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1.
Biol Psychiatry ; 2019 Sep 09.
Artigo em Inglês | MEDLINE | ID: mdl-31653477

RESUMO

BACKGROUND: The cerebellum is a target of alcoholism-related brain damage in adults, yet no study has prospectively tracked deviations from normal cerebellar growth trajectories in adolescents before and after initiating drinking. METHODS: Magnetic resonance imaging tracked developmental volume trajectories of 10 cerebellar lobule and vermis tissue constituents in 548 no/low drinking youths age 12 to 21 years at induction into this 5-site, NCANDA (National Consortium on Alcohol and NeuroDevelopment in Adolescence) study. Over the 3- to 4-year longitudinal examination yielding 2043 magnetic resonance imaging scans, 328 youths remained no/low drinkers, whereas 220 initiated substantial drinking after initial neuroimaging. RESULTS: Normal growth trajectories derived from no/low drinkers indicated that gray matter volumes of lobules V and VI, crus II, lobule VIIB, and lobule X declined faster with age in male youths than in female youths, whereas white matter volumes in crus I and crus II and lobules VIIIA and VIIIB expanded faster in female youths than in male youths; cerebrospinal fluid volume expanded faster in most cerebellar regions of male youths than female youths. Drinkers exhibited accelerated gray matter decline in anterior lobules and vermis, accelerated vermian white matter expansion, and accelerated cerebrospinal fluid volumes expansion of anterior lobules relative to youths who remained no/low drinkers. Analyses including both alcohol and marijuana did not support an independent role for marijuana in alcohol effects on cerebellar gray matter trajectories. CONCLUSIONS: Alcohol use-related cerebellar growth trajectory differences from normal involved anterior lobules and vermis of youths who initiated substantial drinking. These regions are commonly affected in alcohol-dependent adults, raising the possibility that cerebellar structures affected by youthful drinking may be vulnerable to age-alcohol interactions in later adulthood.

2.
Alcohol Clin Exp Res ; 43(10): 2144-2152, 2019 Oct.
Artigo em Inglês | MEDLINE | ID: mdl-31386216

RESUMO

BACKGROUND: Among the neurological consequences of alcoholism is peripheral neuropathy. Relative to human immunodeficiency virus (HIV) or diabetes-related neuropathies, neuropathy associated with alcohol use disorders (AUD) is understudied. In both the diabetes and HIV literature, emerging evidence supports a central nervous system (CNS) component to peripheral neuropathy. METHODS: In seeking a central substrate for AUD-related neuropathy, the current study was conducted in 154 individuals with AUD (43 women, age 21 to 74 years) and 99 healthy controls (41 women, age 21 to 77 years) and explored subjective symptoms (self-report) and objective signs (perception of vibration, deep tendon ankle reflex, position sense, 2-point discrimination) of neuropathy separately. In addition to regional brain volumes, risk factors for AUD-related neuropathy, including age, sex, total lifetime ethanol consumed, nutritional indices (i.e., thiamine, folate), and measures of liver integrity (i.e., γ-glutamyltransferase), were evaluated. RESULTS: The AUD group described more subjective symptoms of neuropathy and was more frequently impaired on bilateral perception of vibration. From 5 correlates, the number of AUD-related seizures was most significantly associated with subjective symptoms of neuropathy. There were 15 correlates of impaired perception of vibration among the AUD participants: Of these, age and volume of frontal precentral cortex were the most robust predictors. CONCLUSIONS: This study supports CNS involvement in objective signs of neuropathy in AUD.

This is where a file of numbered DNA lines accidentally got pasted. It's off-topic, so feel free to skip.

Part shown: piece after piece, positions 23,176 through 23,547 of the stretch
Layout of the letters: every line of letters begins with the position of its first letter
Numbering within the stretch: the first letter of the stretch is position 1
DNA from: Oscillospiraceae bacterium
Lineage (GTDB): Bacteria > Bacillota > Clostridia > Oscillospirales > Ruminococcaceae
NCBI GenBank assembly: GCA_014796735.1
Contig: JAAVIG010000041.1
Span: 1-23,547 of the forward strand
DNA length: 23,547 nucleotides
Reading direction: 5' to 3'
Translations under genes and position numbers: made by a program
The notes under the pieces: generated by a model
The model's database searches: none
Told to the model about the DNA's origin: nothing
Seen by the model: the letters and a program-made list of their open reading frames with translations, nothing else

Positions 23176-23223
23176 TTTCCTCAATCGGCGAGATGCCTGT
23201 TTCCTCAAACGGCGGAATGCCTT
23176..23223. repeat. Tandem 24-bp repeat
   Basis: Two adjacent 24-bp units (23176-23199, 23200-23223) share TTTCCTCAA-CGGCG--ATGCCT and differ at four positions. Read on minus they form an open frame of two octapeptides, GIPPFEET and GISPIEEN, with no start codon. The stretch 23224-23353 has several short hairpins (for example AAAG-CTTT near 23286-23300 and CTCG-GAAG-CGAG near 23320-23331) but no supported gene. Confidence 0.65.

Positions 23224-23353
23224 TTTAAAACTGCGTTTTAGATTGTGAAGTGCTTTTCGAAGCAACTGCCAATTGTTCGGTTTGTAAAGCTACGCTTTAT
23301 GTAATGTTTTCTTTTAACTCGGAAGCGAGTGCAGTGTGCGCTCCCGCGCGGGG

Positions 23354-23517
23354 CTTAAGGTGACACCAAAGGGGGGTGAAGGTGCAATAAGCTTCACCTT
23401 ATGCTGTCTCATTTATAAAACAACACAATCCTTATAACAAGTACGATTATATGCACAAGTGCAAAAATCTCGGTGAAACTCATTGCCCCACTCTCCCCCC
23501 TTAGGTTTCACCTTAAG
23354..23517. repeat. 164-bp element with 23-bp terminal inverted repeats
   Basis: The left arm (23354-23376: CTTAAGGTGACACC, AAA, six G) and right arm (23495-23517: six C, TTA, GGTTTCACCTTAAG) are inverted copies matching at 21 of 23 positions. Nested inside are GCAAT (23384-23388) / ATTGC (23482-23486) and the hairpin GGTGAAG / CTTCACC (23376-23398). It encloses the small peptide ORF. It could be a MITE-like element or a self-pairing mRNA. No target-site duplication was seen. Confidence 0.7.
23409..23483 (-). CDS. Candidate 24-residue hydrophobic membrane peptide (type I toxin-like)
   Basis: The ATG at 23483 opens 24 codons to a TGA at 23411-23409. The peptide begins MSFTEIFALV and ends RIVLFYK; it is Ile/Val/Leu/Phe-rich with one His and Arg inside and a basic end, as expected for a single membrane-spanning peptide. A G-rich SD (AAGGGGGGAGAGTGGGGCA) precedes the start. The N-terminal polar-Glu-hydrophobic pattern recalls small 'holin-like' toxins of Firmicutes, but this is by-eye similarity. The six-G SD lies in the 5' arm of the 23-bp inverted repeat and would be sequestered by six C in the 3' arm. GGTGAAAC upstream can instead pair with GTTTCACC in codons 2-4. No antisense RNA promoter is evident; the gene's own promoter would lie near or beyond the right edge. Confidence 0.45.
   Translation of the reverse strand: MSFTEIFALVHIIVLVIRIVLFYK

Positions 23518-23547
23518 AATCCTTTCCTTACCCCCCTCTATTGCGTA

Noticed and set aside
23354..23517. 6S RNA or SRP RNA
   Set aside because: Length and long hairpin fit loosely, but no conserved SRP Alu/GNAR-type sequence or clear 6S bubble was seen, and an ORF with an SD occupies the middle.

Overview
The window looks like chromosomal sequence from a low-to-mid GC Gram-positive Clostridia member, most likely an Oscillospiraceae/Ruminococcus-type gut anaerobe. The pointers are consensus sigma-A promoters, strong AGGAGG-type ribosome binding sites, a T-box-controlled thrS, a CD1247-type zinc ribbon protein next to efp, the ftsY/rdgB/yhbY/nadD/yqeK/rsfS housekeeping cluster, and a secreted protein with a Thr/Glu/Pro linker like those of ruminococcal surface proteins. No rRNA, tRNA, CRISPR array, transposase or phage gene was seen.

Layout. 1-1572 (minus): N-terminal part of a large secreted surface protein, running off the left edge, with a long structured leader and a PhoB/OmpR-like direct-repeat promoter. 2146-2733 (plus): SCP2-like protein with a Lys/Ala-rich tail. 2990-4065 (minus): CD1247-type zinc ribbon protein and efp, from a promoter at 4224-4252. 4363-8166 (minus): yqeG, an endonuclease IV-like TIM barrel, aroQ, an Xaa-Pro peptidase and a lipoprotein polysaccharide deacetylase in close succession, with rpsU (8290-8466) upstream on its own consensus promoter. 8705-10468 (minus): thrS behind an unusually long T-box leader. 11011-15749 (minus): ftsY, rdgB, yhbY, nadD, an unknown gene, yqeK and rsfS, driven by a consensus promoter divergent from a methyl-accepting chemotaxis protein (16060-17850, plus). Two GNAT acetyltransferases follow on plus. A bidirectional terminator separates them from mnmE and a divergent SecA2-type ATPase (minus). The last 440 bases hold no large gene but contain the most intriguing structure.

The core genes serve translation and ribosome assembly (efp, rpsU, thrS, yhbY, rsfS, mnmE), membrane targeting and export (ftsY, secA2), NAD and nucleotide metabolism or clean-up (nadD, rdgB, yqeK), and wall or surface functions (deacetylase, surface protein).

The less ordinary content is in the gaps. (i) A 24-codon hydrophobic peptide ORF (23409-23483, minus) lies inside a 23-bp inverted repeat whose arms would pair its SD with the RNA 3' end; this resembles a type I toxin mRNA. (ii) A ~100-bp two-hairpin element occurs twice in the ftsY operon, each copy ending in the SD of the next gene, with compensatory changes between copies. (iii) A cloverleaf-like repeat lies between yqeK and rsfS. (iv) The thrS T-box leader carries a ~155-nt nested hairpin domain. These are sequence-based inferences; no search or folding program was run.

3.
Neuroimage Clin ; 24: 101974, 2019 Aug 07.
Artigo em Inglês | MEDLINE | ID: mdl-31419768

RESUMO

Recent advances in robust and reliable methods of MRI-derived cerebellar lobule parcellation volumetry present the opportunity to assess effects of Alcohol Use Disorder (AUD) on selective cerebellar lobules and relations with indices of nutrition and motor functions. In pursuit of this opportunity, we analyzed high-resolution MRI data acquired in 24 individuals with AUD and 20 age- and sex-matched controls with a 32-channel head coil using three different atlases: the online automated analysis pipeline volBrain Ceres, SUIT, and the Johns Hopkins atlas. Participants had also completed gait and balance examination and hematological analysis of nutritional and liver status, enabling testing of functional meaningfulness of each cerebellar parcellation scheme. Compared with controls, each quantification approach yielded similar patterns of group differences in regional volumes: All three approaches identified AUD-related deficits in total tissue and total gray matter, but only Ceres identified a total white matter volume deficit. Convergent volume differences occurred in lobules I-V, Crus I, VIIIB, and IX. Coefficients of variation (CVs) were <20% for 46 of 56 regions measured and in general were graded: Ceres

4.
Brain Struct Funct ; 224(6): 2087-2101, 2019 Jul.
Artigo em Inglês | MEDLINE | ID: mdl-31161472

RESUMO

Despite the common co-occurrence of cognitive impairment and brain structural deficits in alcoholism, demonstration of relations between regional gray matter volumes and cognitive and motor processes have been relatively elusive. In pursuit of identifying brain structural substrates of impairment in alcoholism, we assessed executive functions (EF), episodic memory (MEM), and static postural balance (BAL) and measured regional brain gray matter volumes of cortical, subcortical, and cerebellar structures commonly affected in individuals with alcohol dependence (ALC) compared with healthy controls (CTRL). ALC scored lower than CTRL on all composite scores (EF, MEM, and BAL) and had smaller frontal, cingulate, insular, parietal, and hippocampal volumes. Within the ALC group, poorer EF scores correlated with smaller frontal and temporal volumes; MEM scores correlated with frontal volume; and BAL scores correlated with frontal, caudate, and pontine volumes. Exploratory analyses investigating relations between subregional frontal volumes and composite scores in ALC yielded different patterns of associations, suggesting that different neural substrates underlie these functional deficits. Of note, orbitofrontal volume was a significant predictor of memory scores, accounting for almost 15% of the variance; however, this relation was evident only in ALC with a history of a non-alcohol substance diagnosis and not in ALC without a non-alcohol substance diagnosis. The brain-behavior relations observed provide evidence that the cognitive and motor deficits in alcoholism are likely a result of different neural systems and support the hypothesis that a number of identifiable neural systems rather than a common or diffuse neural pathway underlies cognitive and motor deficits observed in chronic alcoholism.